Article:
TIME SCHEDULE – Wed. May 29th
According to the nature of the MatER Study Center, with the 4th edition of the Meeting we have been able to finalize a comprehensive technical visit that will both include a material recovery and an energy recovery from waste facility, thank to the collaboration with our industrial partner HerAmbiente.
On Wednesday May 29th, in the morning we will have the pleasure to be the first group to visit the new composting & biomethane production plant at Sant’Agata Bolognese (BO), while in the afternoon we will move to the Waste to Energy plant of Modena.
8:15 Meeting point & Departure @ Palazzo Farnese BUS stop, Piacenza
10:30 – 12:30
HERAmbiente biomethane production PLANT VISIT @ Sant’Agata Bolognese (BO)
12:30 Small Lunch @ Sant'Agata Bolognese Plant
14:00 – 15:00
HERAmbiente Modena Waste to Energy PLANT VISIT
Technical visit end and BUS return
Modena City Center railway station intermediate stop
Reggio Emilia (Mediopadana) High-Speed Railway Station intermediate stop
17:00 BUS Arrival @ Piacenza
In order to facilitate the return of the partecipants, we have programmed 2 intermediate stops on the way back to Piacenza after the technical visit end in the afternoon:
- The first bus stop is going to be at the Modena railway station in the city center, dedicated particularly for passangers heading to Bologna and more southern directions.
- The second bus stop is going to be at the Reggio Emilia AV (High Velocity) Mediopadana railway station, dedicted particularly for passangers heading to Milano for further plane connections (train duration approx. 50 min). High velocity trains solutions are available with ITALOTRENO (16:24 Reggio Emilia AV > 17:15 Milano Centrale) or TRENITALIA (17:44 Reggio Emilia AV> 18:40 Milano Centrale).
MATERIAL RECOVERY MORNING:
HerAmbiente Composting & Biomethane production new facility
Via Romita 1, Sant’Agata Bolognese (BO)
In the new S. Agata Bolognese organic waste will be subjected to a process of anaerobic biodigestion for biogas production. Essentially, the organic waste, shredded and sifted, will remain for approximately 21 days in 4 horizontal digesters, hermetically sealed, where appropriate microorganisms will complete the digestion process producing biogas, made up of methane and carbon dioxide. This will undergo an “upgrading” (purification) process, passing through pressurised water against the current: the carbon dioxide will thus be separated from the methane. The end result will be biomethane, a gas with a methane content of over 95%, and a completely renewable source of energy. At the end of the digestion process, lignocellulosic material will be added to the outgoing solid part in order to obtain a compact mass that will then undergo into a composting phase from which quality compost will be derived, used as potting soil for home use or as fertilizer in agriculture.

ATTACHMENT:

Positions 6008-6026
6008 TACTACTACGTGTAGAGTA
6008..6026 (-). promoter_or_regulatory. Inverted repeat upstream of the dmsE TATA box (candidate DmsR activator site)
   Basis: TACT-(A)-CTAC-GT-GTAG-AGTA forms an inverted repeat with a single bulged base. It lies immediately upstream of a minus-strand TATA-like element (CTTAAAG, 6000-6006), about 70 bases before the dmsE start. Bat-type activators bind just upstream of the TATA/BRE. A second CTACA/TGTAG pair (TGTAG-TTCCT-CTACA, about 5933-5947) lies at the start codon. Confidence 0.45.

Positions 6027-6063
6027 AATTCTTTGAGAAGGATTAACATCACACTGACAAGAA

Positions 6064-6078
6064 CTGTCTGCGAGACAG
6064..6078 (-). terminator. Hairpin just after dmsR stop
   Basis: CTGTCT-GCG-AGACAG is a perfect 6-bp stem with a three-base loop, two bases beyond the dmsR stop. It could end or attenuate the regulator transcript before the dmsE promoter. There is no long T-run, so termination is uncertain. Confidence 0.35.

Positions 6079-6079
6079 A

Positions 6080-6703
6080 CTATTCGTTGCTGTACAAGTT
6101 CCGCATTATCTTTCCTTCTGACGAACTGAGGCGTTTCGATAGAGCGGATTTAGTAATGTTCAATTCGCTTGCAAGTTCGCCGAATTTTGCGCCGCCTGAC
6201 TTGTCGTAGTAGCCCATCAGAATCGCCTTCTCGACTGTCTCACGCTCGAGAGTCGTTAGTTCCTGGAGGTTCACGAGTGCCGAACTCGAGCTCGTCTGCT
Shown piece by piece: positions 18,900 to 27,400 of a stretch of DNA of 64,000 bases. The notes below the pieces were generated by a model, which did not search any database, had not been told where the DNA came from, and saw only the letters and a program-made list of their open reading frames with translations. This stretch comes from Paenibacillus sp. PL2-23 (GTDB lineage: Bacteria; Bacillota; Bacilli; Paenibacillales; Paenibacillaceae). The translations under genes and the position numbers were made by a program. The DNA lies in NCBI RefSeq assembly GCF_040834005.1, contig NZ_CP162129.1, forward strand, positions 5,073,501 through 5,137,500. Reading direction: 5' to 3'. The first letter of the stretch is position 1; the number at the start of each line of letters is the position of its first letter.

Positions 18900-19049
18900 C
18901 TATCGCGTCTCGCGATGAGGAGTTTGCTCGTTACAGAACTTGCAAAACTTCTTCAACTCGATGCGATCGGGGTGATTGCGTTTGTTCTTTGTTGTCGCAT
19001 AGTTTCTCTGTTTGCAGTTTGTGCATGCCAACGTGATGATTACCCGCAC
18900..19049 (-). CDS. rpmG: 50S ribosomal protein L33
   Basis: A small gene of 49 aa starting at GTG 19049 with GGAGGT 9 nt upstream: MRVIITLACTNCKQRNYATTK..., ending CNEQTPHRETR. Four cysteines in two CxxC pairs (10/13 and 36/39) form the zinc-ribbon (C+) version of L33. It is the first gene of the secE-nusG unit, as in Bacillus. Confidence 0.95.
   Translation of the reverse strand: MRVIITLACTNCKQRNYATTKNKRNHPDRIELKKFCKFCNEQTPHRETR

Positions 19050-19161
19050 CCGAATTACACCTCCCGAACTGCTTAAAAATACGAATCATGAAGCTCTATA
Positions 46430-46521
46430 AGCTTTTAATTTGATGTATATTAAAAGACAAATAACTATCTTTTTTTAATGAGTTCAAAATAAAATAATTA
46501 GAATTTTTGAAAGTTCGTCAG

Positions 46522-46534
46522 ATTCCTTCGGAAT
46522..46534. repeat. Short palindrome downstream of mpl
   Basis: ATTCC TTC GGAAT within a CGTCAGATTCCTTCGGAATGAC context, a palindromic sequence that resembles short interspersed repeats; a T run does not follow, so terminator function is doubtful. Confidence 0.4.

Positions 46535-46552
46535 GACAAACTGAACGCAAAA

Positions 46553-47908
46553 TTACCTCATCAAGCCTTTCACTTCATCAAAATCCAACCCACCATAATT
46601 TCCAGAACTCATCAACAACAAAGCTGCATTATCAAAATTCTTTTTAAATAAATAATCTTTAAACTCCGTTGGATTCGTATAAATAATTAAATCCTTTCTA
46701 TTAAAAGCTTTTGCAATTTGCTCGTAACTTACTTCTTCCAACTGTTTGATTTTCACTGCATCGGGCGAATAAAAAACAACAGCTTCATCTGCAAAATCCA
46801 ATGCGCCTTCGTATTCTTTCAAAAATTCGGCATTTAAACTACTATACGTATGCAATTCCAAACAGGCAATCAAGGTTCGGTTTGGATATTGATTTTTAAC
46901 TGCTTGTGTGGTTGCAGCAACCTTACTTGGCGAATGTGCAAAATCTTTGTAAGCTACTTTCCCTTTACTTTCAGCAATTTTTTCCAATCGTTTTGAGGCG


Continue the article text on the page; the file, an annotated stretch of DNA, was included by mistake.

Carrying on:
Biomethane will allow 6,000 tonnes less oil to be used each year
Thank to the implementation of new and improved anaerobic digestion and up-grading technologies (respectively developed byKompogas in Switzerland and Malberg in Sweden), biomethane will be produced without relinquishing the recovery of materials and the production of compost for agriculture. From 100,000 tonnes per year of organic sorted waste, in addition to 35,000 tonnes from harvested vegetables and pruning, it will be possible to obtain, at full productivity, 20,000 tonnes of compost and 7.5 million m3 of biomethane, avoiding a use of fossil fuel coming to the equivalent of over 6,000 tonnes of oil, or 14,600 tonnes of CO2. The resulting biomethane will be able to be used as fuel for private methane vehicles and local public transportation, thanks to partnerships with local public transport companies, and citizens will be able to circulate in vehicles fully powered by the new green fuel. This is therefore an initiative that, if replicated, may offer an important contribution to the nation’s energy strategy and towards achieving the 20-20-20 European targets.
As the plant has been recently inaugurated we will have the pleasure to be the first group to visit this novel facility, with a key role in the national circular economy goals.
ENERGY RECOVERY AFTERNOON:
HerAmbiente Waste to Energy plant
Via Cavazza 45, Modena
The Waste-to-Energy plant of Modena is located inside a multifunctional complex in which there is also a chemical-physical plant for the treatment of liquid waste managed by Herambiente S.p.A. and a biological purification plant for residential liquid waste and wastewater, managed by Hera S.p.A.
The plant’s first two lines, each with the potential to process 140 metric tonnes per day, began operating in 1980. A third line, built based on the criteria set forth in Presidential Decree 915/82, was subsequently installed, with a nominal potential of 250 metric tonnes per day. When the plant began operating at the beginning of the 1990s, the total maximum annual quantity of treatable municipal solid waste was 140,000 metric tonnes, while the maximum quantity of treatable hospital waste did not exceed 5,000 metric tonnes per year. The lines described above were decommissioned in September 2009 and permanently demolished between May and December 2011, making way for the new plant configuration. The fourth line, with an approximate disposal capacity of over 180,000 metric tonnes per year, began operating in December 2008 for functional testing and in 2009 for testing with waste. One year later, it finally became fully operational.
Total thermal capacity: Approximately 78 MWt
Combustion technology: Water-cooled moving grate incinerators
Waste disposal capacity: 650 ton/d with LHV of 10,5 kJ/kg